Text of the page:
All of this is to say that unless you are sitting on a huge nest egg or have to deal with significant pension income at age 70, the RMD factor may not be that big of a deal. It certainly can be, and you should run some estimates of what your portfolio and income will be when you have to start withdrawing the RMD. Without knowing some of that basic info though, no one can advise you on which is the best path forward. If it turns out that your savings will be greatest if you convert and pay the tax out of your IRA then by all means you should consider doing so. But be aware that is an additional withdrawal that increases your vuilnerability to sequence risk.

The Wizard
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Re: Paying Roth conversion taxes with IRA funds

Post by The Wizard » Fri May 11, 2018 12:49 pm

I was in similar situation at start of retirement at age 63 with 95% of financial assets in tax deferred, so all of my income for the first three years derived from tax deferred:
1) lifetime annuity income from tax deferred
2) monthly withdrawals from tax deferred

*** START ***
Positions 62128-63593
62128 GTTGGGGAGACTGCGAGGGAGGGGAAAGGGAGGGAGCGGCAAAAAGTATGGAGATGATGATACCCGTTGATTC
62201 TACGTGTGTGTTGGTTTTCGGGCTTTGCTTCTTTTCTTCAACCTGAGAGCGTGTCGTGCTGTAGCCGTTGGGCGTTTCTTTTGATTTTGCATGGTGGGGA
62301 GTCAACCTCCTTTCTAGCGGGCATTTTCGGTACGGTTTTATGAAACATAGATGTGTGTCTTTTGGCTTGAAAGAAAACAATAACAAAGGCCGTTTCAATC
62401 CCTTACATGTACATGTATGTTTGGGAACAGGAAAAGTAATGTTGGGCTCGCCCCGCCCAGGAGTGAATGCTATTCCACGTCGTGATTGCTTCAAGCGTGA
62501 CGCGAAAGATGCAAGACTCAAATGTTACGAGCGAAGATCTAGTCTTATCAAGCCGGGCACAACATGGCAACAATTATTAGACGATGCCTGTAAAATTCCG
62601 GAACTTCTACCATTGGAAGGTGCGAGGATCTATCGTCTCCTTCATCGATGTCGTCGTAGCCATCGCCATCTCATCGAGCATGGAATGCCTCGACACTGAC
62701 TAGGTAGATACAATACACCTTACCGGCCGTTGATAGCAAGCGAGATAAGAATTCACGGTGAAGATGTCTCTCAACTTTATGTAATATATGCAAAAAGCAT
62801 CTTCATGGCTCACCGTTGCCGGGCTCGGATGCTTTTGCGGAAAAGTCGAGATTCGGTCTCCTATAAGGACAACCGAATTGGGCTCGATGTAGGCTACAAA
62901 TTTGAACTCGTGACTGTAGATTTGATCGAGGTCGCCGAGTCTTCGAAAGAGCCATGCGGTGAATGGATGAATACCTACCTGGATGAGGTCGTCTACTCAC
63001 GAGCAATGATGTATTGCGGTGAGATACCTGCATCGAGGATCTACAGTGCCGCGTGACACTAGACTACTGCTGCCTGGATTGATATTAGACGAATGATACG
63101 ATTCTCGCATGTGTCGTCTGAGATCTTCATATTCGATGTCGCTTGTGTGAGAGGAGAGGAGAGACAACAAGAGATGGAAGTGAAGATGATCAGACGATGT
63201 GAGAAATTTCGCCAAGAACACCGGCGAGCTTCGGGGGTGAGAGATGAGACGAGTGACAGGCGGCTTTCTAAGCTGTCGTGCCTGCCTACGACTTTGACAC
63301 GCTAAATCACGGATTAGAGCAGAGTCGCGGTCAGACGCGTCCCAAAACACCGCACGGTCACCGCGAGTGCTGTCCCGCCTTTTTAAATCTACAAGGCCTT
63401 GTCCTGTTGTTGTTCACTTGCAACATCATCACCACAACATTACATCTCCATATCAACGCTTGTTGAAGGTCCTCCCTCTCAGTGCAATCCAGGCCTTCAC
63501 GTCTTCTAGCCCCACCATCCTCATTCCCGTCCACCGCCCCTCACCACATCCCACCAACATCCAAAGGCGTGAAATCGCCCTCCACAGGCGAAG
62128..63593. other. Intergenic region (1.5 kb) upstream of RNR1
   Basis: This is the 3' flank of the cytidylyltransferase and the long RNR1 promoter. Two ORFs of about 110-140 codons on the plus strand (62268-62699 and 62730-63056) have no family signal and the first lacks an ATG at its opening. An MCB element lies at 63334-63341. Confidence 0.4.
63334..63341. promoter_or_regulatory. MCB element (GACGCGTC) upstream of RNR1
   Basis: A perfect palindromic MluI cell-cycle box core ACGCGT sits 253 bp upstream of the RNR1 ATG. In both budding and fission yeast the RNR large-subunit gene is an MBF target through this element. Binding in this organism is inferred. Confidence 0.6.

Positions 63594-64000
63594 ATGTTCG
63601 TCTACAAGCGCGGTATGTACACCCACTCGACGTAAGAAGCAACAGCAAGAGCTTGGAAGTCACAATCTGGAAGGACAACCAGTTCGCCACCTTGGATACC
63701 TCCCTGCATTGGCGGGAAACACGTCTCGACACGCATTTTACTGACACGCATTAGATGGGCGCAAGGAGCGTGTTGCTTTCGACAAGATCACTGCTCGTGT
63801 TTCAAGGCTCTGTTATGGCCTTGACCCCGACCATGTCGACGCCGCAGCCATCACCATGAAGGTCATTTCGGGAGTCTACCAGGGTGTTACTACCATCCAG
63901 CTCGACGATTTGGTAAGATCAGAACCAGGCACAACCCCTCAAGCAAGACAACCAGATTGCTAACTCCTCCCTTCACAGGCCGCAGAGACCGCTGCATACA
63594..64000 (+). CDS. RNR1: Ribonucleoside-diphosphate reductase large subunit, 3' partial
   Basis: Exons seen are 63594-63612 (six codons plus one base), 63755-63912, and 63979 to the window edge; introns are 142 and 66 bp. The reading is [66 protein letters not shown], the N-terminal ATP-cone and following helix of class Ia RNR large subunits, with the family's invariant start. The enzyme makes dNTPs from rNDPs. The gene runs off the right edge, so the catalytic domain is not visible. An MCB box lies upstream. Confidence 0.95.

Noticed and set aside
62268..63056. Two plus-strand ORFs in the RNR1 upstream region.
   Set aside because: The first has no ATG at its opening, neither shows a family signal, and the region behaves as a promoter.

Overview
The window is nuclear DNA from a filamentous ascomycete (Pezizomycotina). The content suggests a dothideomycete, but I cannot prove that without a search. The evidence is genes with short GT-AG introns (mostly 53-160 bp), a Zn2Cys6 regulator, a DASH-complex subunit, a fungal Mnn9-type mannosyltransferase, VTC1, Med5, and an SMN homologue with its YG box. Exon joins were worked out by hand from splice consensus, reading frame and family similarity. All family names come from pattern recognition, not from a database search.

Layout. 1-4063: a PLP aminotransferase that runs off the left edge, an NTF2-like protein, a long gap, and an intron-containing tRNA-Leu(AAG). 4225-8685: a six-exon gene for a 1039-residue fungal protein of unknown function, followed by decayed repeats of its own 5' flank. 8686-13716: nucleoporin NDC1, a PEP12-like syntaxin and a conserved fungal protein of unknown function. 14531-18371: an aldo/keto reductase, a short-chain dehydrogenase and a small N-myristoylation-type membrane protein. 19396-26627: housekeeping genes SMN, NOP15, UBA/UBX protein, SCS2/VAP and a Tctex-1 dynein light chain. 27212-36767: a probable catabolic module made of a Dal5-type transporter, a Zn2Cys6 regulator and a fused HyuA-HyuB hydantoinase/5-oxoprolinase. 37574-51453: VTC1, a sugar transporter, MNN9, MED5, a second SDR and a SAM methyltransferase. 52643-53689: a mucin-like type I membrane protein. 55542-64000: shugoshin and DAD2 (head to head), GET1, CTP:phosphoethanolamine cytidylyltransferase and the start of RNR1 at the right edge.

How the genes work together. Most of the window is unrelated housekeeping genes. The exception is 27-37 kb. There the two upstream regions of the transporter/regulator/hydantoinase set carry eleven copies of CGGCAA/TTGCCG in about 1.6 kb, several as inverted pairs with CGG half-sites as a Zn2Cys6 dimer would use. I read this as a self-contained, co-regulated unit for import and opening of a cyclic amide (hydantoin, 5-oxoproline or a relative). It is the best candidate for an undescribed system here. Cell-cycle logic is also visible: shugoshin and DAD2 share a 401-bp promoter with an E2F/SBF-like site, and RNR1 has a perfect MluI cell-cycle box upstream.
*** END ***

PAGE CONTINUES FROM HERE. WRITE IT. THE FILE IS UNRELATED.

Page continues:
3) Roth conversions (from tax deferred, obviously)

Divorced Spouse SS income started at age 66, so I suppose you could say I'm paying taxes on my Roth conversions since then with my SS money.

But this is a silly waste of words since money is fungible.
What really matters is managing your AGI or taxable income to avoid a large increase around age 70 and after.
I do that with Roth conversions now, at age 68, to get my AGI up close to what it will be at age 70 with no further Roth conversions.
And while I'll never be in the base IRMAA tier, I try to manage my Roth conversions to avoid being just over the next higher tier threshold...
Attempted new signature...

CnC
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Re: Paying Roth conversion taxes with IRA funds

Post by CnC » Fri May 11, 2018 3:24 pm

You should always pay for Roth conversions with non tax deferred money, it is always to your advantage to have 10,000 in Roth and 7500 in your checking account rather than 7500 in Roth and 10,000 in your checking.

Unless of course you don't have money laying around to pay the taxes taxes. If you don't have the money to do it differently you are stuck doing what you can.

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Peter Foley
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Re: Paying Roth conversion taxes with IRA funds